Burnout. Learning to Handle Pressure is Key

Burnout. Learning to Handle Pressure is Key

Burnout. Learning to Handle Pressure is Key

There’s been a lot of attention on burnout and the ability to handle pressure in recent years and for very good reason and learning to handle it is key, before it happens.

The Numbers Don’t Lie

It seems to be increasing in numbers of people affected both in the US and here in the UK. According to Statista, in 2017 in the US, more than 37 percent of people stated their stress levels had increased over the past year.

I’m not sure of the figures here in the UK, but little would surprise me as I read a lot about burnout and many people I see have signs of overload in certain areas.

And at what cost?

As Virginia Satir the author and pioneering Family therapist noted “Life is not the way it’s supposed to be. It is the way it is. The way you cope with it is what makes the difference”.

What You Can Control

There are some things you can control and some you simply can’t, but one thing you can control is your attitude. Choosing to rise above certain circumstances and choosing to not let negative situations affect your values or beliefs is down to us.

Hard as it may seem, but I found out the hard way that it’s true.

I know from my own personal experience that burnout can creep up on you unless you are aware of the signs and are equipped to handle pressure. It caught me unaware in my early thirties, in a particularly challenging time working in a new company with a very demanding client.

Handling Pressure – A Big Mistake

It didn’t help having no backup support, I was doing everything on my own. A big mistake. We’re expected to be autonomous, which is all well and good but without a team or support, it only increases the workload and pressure.

I failed to notice the signs and the warnings, both physically, mentally and from my wife, that I was doing too much. 

The ego was running the show. Not in an arrogant way, but in a quiet and determined way which meant I had to succeed no matter what. It’s what was expected of me and what I expected of myself. 

Too often though, we don’t let up and think it won’t happen to us or that we’re weak if we don’t carry on being ‘tough’.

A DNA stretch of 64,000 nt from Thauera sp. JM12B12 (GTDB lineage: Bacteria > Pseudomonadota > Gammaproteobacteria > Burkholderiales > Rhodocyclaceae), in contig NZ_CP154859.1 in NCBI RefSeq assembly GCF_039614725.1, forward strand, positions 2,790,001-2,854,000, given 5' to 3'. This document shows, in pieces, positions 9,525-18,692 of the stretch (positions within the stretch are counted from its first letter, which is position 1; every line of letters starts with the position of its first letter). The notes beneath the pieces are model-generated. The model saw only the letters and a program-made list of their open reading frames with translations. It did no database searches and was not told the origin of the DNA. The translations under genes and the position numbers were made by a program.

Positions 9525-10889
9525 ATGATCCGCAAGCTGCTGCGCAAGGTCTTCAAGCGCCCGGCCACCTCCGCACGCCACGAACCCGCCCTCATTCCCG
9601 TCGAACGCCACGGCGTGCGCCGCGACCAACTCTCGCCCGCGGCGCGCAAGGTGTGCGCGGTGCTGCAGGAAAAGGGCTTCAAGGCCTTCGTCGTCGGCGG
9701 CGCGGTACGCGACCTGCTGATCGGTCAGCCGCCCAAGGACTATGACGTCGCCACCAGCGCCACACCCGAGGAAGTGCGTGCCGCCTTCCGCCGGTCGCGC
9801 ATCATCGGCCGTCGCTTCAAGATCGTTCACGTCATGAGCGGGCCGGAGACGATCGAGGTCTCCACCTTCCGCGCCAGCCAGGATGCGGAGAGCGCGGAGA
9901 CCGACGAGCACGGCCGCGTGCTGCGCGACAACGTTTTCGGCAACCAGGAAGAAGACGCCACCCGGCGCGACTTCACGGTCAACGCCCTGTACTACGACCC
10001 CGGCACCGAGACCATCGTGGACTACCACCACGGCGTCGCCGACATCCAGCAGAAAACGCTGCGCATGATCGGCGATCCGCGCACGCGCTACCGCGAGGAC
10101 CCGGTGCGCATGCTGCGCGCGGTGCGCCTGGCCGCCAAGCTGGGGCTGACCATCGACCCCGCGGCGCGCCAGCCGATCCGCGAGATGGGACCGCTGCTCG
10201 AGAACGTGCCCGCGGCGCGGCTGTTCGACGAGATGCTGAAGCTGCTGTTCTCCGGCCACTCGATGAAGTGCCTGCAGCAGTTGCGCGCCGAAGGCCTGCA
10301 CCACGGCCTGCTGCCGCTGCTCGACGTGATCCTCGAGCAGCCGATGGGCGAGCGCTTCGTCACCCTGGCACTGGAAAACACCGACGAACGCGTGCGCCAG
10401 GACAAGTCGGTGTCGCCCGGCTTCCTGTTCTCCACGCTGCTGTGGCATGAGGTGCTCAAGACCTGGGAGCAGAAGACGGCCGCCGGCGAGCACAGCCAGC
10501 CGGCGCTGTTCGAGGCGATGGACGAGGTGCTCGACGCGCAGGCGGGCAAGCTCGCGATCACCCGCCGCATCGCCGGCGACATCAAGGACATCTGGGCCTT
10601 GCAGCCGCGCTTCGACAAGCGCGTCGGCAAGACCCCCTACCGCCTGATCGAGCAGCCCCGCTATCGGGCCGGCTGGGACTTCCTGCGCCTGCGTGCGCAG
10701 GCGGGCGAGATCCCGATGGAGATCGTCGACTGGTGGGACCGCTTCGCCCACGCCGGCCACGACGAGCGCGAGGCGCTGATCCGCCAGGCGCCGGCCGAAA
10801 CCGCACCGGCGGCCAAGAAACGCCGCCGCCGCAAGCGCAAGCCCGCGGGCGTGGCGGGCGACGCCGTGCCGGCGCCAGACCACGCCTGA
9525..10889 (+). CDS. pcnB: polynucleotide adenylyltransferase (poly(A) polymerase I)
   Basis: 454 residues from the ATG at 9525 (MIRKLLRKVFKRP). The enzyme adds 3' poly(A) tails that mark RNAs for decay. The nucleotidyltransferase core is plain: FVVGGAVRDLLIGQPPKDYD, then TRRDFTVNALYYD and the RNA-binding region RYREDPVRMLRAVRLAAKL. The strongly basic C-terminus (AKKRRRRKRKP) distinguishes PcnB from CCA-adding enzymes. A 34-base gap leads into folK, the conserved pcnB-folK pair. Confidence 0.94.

Another big mistake.

The Proverbial Hit the Fan

Late one afternoon though the reality kicked in. I was on overload and had been for several months, working up to twenty hours a day. I was reading a newspaper on the desk whilst on hold for a client and all of a sudden, I noticed the lines on the paper started looking out of focus and misplaced.

It was a very uneasy and unpleasant feeling to say the least.  When I lifted my head to have breather, I suddenly felt light-headed and anxious. My breath became short and a pain appeared in my chest.

“Holy sh*t” I said to myself, I thought I was having a heart attack. 

After being carted off by ambulance and a few hours in hospital, I was released, without a heart attack thank goodness, but suffered a panic attack. Thankfully my first and only one.

The Discovery

The reality was I didn’t have any idea how to really handle pressure and performing under pressure for any length of time without knowing how to counteract the affects, only exacerbated a challenging situation.

In order to do that, I had to know what to do, when and how to do it in order to continue in working in a very pressurised environment. The mind and body have to work together; there’s no point going to the gym working out and working on your body, being fit, if you still put crap into it.

The same applies with the mind. The mind cannot go at full speed all the time, as we’re often expecting it to do, without a healthy break to unwind and relax, often referred to as ‘renewal’.  Sport was one of my saving Graces, which allowed me to clear my mind.

We also need to fuel the mind properly, especially in pressurised environments, where negativity can be rife and expectations run high, as it can have a much greater impact on our ability to perform to our best,  as the saying goes “Healthy plants don’t grow in toxic soil”.

Only by changing could things be improved.

A Final Thought

There are many factors involved and this was not an in depth look at the problems and challenges many of us face when we have to perform under pressure, but a quick insight into my thoughts and experiences. A final thought to ponder though if you are experiencing overload or feel you’re getting close to burnout. 

Ask yourself if you are really enjoying what you are doing or if you are doing it because you feel you have to. True enjoyment rarely comes from being forced to do something and eventually I came to realise many years later, getting out was the best thing I ever did as it saved me from serious health issues.

If you are struggling with panic attacks or severe anxiety/stress, seek professional help.

If you feel you want to know more about how to handle pressure and performing under pressure or how you can improve your mental strength and prevent getting to burnout stage, get in touch to see how I may be able to help you by clicking here